“For me, animal welfare is the good quality of life we provide for the animals.
The better quality of life we provide for them, the more will come back to us through economic effects”
(Saša Đurković, owner of a chicken farm)
The farmer has the biggest responsibility for ensuring good animal welfare on his farm, and consequently for production of healthy and safe animal based food. Successful farmers know that if they provide animals with everything they need – good environment, good care, space to express different types of their natural behaviour, than the animals can provide the farmer with what he needs – increase in productivity and the profit as well.
Animal Welfare = increase in productivity
Scientific research had shown that animals in poor physical and mental health can have lower reproduction, growth and productivity rate.
If the environment in which the animal is kept is not entirely adapted to its needs, the animal will be exposed to distress. Its body will fight to adjust to unsuitable conditions and remain free of stress and the energy gained from food will be spent on this adjustment effort rather than on growth and production. For that reason bad welfare leads to decrease in growth, production and reproduction. Inadequate handling of animals can cause them to express the fear of people, thus compromising animal welfare as well as their growth and reproduction.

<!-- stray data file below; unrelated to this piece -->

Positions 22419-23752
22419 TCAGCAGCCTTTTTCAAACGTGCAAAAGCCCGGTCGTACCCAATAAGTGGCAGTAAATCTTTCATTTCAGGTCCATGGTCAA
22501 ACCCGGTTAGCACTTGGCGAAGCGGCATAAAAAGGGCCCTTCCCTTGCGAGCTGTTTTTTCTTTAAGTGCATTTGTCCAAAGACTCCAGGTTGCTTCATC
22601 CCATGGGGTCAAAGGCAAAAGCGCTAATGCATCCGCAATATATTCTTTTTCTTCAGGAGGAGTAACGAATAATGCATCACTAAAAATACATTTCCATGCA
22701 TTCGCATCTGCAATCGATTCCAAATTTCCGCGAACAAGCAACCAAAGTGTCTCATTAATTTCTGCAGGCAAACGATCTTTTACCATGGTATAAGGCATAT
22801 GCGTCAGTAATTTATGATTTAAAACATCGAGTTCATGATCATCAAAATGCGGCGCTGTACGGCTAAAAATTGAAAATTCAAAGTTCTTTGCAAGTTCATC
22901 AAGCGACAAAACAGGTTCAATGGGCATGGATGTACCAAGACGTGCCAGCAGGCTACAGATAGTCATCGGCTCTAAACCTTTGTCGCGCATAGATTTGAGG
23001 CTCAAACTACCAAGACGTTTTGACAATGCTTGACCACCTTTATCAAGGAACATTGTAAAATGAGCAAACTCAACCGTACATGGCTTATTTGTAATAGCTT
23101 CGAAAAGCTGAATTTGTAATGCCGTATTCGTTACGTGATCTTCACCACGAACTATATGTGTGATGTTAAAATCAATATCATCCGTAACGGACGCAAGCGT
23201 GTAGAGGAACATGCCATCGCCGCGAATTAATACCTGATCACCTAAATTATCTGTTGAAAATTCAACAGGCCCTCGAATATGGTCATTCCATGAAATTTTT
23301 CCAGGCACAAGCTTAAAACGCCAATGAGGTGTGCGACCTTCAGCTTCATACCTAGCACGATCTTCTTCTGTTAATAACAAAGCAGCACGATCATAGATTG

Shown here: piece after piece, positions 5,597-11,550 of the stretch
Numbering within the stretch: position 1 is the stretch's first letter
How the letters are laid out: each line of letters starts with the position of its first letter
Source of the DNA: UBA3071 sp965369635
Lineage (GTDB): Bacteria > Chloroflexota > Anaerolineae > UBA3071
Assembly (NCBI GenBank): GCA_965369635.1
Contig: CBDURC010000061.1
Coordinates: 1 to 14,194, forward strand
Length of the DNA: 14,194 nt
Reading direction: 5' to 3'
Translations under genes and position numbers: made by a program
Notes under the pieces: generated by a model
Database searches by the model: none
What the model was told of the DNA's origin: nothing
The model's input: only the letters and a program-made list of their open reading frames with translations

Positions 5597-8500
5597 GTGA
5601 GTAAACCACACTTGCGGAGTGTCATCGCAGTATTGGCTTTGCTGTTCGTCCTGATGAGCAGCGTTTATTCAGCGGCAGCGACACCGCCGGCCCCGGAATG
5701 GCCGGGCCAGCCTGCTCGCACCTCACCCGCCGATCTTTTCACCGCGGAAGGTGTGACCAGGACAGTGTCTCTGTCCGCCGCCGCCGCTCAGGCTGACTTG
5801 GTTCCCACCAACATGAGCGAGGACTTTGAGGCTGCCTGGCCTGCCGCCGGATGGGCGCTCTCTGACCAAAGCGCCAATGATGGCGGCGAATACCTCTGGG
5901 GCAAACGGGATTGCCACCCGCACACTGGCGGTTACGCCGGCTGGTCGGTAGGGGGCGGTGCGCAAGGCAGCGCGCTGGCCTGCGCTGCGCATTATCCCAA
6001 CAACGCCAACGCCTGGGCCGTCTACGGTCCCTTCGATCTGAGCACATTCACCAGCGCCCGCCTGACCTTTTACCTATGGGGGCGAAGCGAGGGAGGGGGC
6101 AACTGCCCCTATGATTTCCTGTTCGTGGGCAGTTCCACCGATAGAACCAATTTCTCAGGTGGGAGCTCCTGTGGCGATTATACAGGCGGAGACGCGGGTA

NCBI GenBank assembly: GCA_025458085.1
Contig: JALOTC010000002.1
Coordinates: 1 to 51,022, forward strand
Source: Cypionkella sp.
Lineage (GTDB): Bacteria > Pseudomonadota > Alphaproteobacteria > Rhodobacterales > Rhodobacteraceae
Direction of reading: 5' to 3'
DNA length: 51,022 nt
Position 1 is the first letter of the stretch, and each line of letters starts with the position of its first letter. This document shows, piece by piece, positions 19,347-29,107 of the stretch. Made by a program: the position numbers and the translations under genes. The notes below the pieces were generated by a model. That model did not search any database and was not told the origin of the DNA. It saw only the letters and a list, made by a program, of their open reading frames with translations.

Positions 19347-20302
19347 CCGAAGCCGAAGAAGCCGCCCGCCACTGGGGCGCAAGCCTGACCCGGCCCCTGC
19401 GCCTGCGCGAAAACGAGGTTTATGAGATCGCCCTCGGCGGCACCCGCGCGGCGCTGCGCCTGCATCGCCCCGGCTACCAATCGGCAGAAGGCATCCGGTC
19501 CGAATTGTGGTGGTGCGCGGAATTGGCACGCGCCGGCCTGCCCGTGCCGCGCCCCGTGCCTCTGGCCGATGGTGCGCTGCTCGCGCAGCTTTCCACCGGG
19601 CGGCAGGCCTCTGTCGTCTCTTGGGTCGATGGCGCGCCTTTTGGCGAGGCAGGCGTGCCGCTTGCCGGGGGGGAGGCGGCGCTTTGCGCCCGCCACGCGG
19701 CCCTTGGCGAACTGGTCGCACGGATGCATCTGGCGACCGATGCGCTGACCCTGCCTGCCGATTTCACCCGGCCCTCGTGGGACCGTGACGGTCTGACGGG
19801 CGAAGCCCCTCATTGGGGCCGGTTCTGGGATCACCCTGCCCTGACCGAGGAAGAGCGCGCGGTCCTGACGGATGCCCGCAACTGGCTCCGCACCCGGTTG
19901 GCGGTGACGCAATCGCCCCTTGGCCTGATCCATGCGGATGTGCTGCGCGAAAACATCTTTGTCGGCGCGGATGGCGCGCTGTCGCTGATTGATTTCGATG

Animal Welfare = profit
The farmes’ practices around the European countries have shown that the concept of farm animal welfare is economically profitable.
By signing the Stabilisation and Association Agreement, the doors had been opened for Serbia to export its products to EU market, which provides supply to over 500 million consumers. However, European companies that import goods from non-EU countries demand that the goods be produced in line with standards of good agricultural practice (GLOBAL GAP standards). Animal welfare is an important part of these standards. With that in mind, it is evident that complying with animal welfare standards represent a necessary step that our producers need to make in order to place their products on the EU market.
The growing interest among consumers for buying food produced in line with animal welfare standards are driving producers and retailers of the animal based products in the EU to create supply of such products.